He graduated from the University of Tokyo in 1948 after taking politics courses. From 1948 to 1981 Amaya worked for the MITI. He served as the deputy minister from 1979 to 1981. Andrew Pollack of The New York Times stated that Amaya "was particularly noted for" his development of the MITI vision in moving Japanese industry from heavy industry to electronics and knowledge-oriented industries. Pollack added that Amaya "was instrumental in drawing up plans by which the Government aided the development of Japanese industry." In 1979, in order to resolve a trade dispute with the U.S. government, Amaya introduced voluntary export controls on automobiles.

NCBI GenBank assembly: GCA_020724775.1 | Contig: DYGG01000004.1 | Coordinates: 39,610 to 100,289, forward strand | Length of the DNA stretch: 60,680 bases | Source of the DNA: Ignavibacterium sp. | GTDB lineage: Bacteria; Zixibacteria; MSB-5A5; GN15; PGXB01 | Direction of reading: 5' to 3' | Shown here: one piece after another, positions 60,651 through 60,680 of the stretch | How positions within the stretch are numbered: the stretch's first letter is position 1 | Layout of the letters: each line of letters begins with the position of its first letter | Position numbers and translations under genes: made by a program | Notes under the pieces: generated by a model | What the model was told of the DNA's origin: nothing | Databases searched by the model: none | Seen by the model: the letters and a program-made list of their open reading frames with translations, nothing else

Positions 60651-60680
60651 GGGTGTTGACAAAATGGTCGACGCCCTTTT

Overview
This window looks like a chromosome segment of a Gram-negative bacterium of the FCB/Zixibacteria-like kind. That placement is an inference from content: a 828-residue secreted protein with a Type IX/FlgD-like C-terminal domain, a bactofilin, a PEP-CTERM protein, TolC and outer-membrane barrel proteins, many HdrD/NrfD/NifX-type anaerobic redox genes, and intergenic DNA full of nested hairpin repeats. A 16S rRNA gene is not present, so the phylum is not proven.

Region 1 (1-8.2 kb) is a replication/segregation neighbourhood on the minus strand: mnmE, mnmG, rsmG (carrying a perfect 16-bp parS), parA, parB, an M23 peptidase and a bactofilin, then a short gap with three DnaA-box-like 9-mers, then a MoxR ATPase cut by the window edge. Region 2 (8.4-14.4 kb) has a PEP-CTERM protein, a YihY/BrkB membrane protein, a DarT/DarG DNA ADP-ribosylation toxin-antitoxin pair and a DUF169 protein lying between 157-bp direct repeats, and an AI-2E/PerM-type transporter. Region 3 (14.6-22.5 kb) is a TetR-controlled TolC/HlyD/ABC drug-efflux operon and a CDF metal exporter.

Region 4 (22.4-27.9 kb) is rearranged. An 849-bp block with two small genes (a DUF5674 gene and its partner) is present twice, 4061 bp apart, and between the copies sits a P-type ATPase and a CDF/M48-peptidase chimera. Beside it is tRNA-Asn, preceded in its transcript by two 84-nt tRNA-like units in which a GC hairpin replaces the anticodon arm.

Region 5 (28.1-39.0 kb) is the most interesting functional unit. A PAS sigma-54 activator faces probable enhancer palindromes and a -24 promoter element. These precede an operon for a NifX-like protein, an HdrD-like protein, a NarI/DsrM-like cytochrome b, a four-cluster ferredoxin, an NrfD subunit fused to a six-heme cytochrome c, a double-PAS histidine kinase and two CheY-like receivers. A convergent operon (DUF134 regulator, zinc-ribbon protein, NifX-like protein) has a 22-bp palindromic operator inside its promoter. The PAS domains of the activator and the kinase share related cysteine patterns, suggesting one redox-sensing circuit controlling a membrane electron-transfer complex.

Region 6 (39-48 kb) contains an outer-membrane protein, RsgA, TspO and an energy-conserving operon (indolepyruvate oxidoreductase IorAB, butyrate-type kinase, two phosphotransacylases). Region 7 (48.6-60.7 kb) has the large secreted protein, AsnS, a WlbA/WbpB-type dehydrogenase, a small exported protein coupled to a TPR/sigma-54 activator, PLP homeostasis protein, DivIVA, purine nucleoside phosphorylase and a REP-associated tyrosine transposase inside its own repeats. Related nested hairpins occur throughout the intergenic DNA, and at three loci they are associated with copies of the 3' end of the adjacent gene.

The Sarasota Herald-Tribune stated that after Amaya's retirement from the MITI, he "went on to become one of Japan's best-known commentators on economic issues." He became the executive director of the Dentsu Institute for Human Studies in 1987. He later became the chairperson and chief executive. He also served as a president of the Japan Economic Foundation (JEF).
- Pollack, Andrew. "Naohiro Amaya, 68; Helped Industry in Japan" (obituary). The New York Times. September 1, 1994. Retrieved on January 20, 2014.
- "Naohiro Amaya, 68, the vice trade minister who introduced..." The Baltimore Sun. September 1, 1994. Retrieved on January 20, 2014.
- "Obituaries." Sarasota Herald-Tribune. Friday September 2, 1994. p. 8. Retrieved from Google News on January 20, 2014.
- Trevor, Malcolm. Japan - Restless Competitor: The Pursuit of Economic Nationalism. Routledge, December 16, 2013. ISBN 1134278349, 9781134278343. p. 63.
|This article about a Japanese politician is a stub. You can help Wikipedia by expanding it.|